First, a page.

There are lots of introductions to number theory out there, but typically they are streamlined to assume as little prerequisite knowledge as possible. I'm looking for a text which does the opposite -- assumes you are fluent in algebraic geometry, and builds on that knowledge to introduce number theory. This is kind of a converse to this question. I'd like to believe, for example, that if you know enough algebraic geometry, then you could start number theory from scratch and get through class field theory in a semester.

(Not that I'm actually fluent in algebraic geometry, but I do know more algebraic geometry than I know number theory, and as a matter of fact, I'd like to use learning number theory as a springboard to learn more algebraic geometry, so I'm more than happy to look up unfamiliar algebraic geometry concepts as they arise. Possibly the real answer is that for anybody *really* fluent in algebraic geometry, the translations are so painfully obvious that a book about it is unneccessary...)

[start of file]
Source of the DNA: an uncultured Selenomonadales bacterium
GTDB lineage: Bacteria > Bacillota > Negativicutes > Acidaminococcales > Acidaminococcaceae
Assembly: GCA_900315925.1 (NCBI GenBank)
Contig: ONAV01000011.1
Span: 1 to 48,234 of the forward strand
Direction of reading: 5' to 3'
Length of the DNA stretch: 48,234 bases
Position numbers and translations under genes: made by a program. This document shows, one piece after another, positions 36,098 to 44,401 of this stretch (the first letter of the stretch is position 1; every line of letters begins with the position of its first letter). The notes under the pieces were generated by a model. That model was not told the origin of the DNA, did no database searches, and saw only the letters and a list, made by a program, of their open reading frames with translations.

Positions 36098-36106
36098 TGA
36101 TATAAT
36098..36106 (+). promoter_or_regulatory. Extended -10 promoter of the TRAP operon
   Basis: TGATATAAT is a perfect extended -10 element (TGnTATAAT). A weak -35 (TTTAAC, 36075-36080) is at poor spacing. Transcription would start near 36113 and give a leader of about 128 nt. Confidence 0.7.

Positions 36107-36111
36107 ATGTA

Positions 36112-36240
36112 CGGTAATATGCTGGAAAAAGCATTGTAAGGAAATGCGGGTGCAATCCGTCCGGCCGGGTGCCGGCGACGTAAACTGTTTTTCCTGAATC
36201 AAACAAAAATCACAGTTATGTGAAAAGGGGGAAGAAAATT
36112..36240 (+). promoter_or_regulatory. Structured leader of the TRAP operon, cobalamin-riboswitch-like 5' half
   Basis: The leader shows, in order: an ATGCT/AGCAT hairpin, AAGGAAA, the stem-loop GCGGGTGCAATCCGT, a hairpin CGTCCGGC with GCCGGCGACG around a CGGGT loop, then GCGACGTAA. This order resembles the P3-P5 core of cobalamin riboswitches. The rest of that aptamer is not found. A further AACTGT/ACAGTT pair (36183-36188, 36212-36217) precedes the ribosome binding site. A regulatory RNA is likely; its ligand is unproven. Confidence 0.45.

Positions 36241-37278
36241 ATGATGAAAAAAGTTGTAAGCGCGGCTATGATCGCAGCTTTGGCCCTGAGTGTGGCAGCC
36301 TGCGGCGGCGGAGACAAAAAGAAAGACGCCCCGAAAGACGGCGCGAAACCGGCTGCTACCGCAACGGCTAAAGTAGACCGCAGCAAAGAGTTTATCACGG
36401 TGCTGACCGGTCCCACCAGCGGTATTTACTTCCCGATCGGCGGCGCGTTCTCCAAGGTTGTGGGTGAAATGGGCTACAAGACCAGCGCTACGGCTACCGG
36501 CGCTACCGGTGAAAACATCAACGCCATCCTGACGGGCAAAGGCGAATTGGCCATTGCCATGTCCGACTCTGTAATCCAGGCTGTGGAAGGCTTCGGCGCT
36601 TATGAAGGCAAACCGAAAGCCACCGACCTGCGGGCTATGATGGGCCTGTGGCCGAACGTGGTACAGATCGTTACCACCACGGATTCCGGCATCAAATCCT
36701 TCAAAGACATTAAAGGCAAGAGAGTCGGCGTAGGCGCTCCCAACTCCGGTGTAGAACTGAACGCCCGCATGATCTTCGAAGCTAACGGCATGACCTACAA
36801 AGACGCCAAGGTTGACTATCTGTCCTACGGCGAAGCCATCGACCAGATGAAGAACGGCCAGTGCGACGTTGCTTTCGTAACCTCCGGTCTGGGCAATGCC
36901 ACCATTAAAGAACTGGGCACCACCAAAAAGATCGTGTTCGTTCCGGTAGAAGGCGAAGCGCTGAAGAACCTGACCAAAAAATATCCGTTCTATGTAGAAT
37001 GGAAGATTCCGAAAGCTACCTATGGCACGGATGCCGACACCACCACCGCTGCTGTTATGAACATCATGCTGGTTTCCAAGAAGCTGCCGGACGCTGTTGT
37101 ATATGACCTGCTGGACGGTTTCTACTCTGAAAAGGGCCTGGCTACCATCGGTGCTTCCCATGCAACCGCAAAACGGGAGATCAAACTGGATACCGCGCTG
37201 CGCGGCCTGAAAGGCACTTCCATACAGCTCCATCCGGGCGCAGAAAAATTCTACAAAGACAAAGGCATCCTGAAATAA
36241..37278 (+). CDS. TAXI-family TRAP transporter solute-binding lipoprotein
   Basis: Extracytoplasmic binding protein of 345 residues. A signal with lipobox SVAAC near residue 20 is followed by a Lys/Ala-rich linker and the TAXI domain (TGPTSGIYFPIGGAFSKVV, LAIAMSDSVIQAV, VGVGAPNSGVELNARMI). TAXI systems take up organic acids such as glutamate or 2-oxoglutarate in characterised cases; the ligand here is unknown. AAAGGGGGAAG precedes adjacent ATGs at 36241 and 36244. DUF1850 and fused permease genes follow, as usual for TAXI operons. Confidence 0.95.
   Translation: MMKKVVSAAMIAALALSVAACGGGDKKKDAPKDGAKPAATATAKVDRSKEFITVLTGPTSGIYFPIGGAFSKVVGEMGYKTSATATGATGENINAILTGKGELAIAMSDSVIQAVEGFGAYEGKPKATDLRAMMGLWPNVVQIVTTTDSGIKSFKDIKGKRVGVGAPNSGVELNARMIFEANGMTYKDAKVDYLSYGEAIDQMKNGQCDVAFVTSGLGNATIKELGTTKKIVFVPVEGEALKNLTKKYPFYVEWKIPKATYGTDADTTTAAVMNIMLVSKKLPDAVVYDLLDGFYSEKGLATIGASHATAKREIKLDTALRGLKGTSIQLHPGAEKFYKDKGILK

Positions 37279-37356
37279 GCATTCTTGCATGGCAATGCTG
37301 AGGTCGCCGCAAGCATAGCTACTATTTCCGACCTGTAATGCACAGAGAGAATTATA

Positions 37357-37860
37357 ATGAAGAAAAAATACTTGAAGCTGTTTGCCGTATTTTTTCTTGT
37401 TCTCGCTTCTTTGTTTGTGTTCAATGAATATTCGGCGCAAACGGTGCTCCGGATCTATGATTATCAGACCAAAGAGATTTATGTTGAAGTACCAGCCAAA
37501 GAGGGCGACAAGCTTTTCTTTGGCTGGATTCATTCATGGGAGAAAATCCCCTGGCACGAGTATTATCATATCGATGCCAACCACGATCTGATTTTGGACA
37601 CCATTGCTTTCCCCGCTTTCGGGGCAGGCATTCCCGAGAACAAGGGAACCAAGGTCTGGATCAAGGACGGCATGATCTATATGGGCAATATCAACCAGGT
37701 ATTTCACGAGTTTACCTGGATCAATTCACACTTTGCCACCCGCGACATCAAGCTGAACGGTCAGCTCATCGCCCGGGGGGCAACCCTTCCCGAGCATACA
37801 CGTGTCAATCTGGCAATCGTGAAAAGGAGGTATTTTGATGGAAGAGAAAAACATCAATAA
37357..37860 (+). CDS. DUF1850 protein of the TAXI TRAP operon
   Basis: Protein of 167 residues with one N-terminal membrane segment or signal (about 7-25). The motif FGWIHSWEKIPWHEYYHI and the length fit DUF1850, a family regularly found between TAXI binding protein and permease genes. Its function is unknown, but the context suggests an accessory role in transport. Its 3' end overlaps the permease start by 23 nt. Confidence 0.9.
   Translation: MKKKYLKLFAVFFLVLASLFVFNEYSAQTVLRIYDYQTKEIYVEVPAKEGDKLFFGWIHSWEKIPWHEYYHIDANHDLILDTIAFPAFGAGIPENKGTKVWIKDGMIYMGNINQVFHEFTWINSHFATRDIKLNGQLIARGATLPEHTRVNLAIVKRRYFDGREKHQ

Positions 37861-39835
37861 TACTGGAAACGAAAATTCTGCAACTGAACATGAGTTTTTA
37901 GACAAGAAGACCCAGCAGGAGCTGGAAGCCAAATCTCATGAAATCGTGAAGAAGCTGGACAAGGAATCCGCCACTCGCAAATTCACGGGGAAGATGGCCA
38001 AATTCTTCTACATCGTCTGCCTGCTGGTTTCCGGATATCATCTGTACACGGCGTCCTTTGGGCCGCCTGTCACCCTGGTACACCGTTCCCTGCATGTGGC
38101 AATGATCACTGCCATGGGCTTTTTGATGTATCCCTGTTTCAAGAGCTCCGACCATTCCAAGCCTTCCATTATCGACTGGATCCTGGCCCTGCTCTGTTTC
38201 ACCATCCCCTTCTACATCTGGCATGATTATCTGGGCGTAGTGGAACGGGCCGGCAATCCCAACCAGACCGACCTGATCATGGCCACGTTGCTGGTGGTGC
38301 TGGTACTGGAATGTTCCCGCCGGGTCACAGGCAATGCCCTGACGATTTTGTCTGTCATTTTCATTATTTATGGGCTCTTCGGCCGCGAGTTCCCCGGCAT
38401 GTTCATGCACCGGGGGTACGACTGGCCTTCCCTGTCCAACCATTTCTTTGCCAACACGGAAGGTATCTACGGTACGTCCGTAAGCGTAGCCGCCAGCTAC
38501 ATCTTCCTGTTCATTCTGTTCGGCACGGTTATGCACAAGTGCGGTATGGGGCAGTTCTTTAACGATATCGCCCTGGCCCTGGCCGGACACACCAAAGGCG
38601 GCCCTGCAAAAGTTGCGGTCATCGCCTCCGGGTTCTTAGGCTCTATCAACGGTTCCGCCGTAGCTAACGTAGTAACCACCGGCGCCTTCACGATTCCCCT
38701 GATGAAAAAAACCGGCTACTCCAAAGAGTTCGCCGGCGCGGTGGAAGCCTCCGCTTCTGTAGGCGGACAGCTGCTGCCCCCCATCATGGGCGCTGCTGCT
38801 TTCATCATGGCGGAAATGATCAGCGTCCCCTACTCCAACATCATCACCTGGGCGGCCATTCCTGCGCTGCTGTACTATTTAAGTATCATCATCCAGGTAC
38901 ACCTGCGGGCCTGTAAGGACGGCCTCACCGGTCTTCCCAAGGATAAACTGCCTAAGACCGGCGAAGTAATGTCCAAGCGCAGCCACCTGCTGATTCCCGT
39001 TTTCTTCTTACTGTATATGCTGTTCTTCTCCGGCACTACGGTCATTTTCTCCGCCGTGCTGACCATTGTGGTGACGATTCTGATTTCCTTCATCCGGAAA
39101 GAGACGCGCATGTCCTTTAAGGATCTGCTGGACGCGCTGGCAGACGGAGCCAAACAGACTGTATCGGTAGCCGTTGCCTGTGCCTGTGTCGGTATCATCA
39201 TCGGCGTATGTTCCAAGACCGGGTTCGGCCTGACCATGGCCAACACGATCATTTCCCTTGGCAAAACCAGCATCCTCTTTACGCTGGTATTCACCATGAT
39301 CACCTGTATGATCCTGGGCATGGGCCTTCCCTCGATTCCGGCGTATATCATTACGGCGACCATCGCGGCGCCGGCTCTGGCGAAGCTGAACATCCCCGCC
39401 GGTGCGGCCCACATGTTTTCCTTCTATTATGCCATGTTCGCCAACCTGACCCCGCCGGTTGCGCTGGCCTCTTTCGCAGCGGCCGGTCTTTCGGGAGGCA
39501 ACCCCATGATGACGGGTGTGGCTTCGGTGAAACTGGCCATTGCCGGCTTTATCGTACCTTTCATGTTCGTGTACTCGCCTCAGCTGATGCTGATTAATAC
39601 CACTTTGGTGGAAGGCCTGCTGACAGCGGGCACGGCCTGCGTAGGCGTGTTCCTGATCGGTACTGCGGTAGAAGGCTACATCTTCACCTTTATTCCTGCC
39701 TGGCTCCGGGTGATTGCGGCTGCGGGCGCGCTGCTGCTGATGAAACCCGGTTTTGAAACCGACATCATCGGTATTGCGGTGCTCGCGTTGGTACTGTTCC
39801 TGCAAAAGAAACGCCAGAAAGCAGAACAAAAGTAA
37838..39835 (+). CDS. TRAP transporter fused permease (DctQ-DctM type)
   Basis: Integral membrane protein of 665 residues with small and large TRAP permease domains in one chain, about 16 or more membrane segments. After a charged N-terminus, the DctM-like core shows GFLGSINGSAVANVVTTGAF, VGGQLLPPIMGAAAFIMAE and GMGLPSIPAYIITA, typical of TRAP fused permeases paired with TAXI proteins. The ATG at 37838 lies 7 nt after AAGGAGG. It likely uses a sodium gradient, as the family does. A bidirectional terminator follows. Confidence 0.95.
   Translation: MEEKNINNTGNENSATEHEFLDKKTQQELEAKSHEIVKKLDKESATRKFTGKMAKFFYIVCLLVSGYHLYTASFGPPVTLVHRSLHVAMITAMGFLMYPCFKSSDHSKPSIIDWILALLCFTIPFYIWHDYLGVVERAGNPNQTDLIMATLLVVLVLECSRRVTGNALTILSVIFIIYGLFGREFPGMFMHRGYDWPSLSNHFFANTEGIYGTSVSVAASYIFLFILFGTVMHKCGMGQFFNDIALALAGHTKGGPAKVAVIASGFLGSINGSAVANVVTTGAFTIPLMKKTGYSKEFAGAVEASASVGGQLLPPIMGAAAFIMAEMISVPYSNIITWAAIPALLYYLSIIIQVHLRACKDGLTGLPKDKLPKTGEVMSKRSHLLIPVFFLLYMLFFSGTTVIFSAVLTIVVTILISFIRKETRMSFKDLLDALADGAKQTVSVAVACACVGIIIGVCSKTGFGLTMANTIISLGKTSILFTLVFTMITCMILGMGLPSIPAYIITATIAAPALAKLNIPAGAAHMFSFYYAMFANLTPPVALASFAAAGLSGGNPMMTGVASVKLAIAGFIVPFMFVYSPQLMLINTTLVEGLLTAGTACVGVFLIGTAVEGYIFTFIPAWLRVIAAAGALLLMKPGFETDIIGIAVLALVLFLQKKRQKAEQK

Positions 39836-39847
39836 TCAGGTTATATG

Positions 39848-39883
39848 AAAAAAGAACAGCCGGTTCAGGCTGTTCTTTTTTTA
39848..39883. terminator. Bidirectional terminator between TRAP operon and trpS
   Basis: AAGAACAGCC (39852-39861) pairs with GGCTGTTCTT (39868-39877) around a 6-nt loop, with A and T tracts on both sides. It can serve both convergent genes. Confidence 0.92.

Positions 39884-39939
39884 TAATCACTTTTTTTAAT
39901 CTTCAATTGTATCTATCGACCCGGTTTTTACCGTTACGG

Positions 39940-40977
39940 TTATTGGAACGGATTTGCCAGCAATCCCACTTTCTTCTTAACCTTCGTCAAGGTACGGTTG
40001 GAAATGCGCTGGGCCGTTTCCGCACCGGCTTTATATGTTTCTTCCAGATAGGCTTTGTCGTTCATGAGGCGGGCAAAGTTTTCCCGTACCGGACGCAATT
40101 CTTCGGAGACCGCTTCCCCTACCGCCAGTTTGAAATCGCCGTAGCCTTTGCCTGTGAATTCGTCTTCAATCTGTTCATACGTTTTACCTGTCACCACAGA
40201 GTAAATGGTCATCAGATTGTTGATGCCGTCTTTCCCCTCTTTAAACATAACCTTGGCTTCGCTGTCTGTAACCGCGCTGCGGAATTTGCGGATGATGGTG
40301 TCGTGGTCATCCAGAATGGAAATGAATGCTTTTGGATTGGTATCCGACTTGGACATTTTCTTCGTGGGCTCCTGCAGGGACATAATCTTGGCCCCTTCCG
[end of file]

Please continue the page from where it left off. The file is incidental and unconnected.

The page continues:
After all, I know lots of algebraic geometry was designed by the Grothendieck school to generalize stuff from number theory, but somehow this gets lost in translation when you learn from a text like Hartshorne which emphasizes the case where everything is over $\mathbb C$.

**Questions:**

Is there a text out there written as an introduction to algebraic number theory for people who know a lot of algebraic geometry?

Alternatively, has somebody written a "dictionary" which translates the distinctive number theory terminology (things like conductors, differents, discriminants,... come to mind) into algebraic geometry?

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